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  • Google Drive, Dropbox, Box, Wikis, Whaaaaat?
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Applications like Google Drive, Evernote, Dropbox, and Box (which IU uses) are ultimately cloud storage solutions for your documents (photos, videos, text files, spreadsheets, etc.).  Some of them are like "big folders in the sky" (Dropbox and Box) with some extra functionality like commenting, sharing, etc., and others are elaborate personal or asynchronous note-taking and archiving systems (Evernote).  Google Drive is a bit of all of these with the added benefit of collaborative authoring (multiple people accessing and editing the same file at the same time).  Wikis, on the other hand, are designed for multi-authoring and versioning, but not simultaneously.  And while wikis have become publishing platforms in their own right like Wikipedia, they were originally developed as collaborative project documentation tools.

All of these tools are available to scholars for free or for a (minimal) fee, and are not tied to institutional platforms like course management systems which may replicate some of this functionality.  Establishing permissions for sharing, editing and viewing files are built into all these solutions, but some are more robust or complicated than others. In most cases, it's not about picking one authoring or storage platform over another, but instead using them in combination based on their strengths and weaknesses.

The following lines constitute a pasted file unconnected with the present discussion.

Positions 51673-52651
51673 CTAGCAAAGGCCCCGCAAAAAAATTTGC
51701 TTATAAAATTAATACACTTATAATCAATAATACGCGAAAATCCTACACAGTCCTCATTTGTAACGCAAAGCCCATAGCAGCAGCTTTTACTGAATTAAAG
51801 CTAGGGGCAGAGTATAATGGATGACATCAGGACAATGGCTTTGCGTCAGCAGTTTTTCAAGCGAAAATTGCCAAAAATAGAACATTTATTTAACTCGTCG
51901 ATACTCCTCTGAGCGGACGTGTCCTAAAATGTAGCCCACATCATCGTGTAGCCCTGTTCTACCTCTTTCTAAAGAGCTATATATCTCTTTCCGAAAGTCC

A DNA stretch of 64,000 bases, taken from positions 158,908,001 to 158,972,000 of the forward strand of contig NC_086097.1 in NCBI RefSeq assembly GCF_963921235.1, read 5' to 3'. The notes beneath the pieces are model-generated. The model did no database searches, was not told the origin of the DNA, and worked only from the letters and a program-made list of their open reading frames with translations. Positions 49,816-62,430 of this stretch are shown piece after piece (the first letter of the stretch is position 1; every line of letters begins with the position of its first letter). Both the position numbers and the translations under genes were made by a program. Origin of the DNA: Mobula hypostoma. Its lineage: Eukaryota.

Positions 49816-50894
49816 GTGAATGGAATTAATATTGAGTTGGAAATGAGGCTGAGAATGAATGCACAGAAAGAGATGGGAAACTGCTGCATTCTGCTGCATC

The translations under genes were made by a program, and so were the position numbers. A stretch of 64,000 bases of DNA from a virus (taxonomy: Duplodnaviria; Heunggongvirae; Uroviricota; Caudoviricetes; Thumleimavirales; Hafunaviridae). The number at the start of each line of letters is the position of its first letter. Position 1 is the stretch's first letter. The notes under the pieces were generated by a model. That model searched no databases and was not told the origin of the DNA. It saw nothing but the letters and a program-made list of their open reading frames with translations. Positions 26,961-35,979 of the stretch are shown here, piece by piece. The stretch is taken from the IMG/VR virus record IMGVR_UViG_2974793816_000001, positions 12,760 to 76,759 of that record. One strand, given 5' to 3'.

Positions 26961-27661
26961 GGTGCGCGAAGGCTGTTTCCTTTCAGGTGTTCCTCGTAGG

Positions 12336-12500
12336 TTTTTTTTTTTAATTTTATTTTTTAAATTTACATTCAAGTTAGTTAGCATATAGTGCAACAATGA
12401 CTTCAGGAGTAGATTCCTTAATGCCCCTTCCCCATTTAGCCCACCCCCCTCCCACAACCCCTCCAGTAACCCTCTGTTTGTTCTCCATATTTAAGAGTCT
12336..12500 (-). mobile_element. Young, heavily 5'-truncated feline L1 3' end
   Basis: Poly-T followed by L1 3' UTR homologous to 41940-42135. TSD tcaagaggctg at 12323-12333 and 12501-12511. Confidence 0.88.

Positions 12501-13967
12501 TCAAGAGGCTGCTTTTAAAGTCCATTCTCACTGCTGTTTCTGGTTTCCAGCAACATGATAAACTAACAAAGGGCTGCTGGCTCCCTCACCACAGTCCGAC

Google Drive

We will experiment with using Google Drive for collaborative note-taking, which will help us building documentation that project team members can reference later or share with team members who miss sessions.  Google Drive also serves as a great platform for other collaborative authoring like establishing the inventory for the History of the IU Libraries project or for shared tasks by smaller groups like copyright research.

Google Drive is essentially the new home for Google Docs with the added capabilities of uploading non-Google docs to Drive.  It's like Box and Dropbox, but with the native authoring tools like Google docs, Google spreadsheets, Google presentations, Google Forms, etc.  

Confluence Wiki

Our project Wiki (see Wiki 101) serves as the authoritative source for all project-related documentation no matter how raw or informal.  We will likely link to Google Drive documents we create as part of this project from our project Wiki.  



This one looks useful, but it is really long and in 6 parts:

Support from Google:


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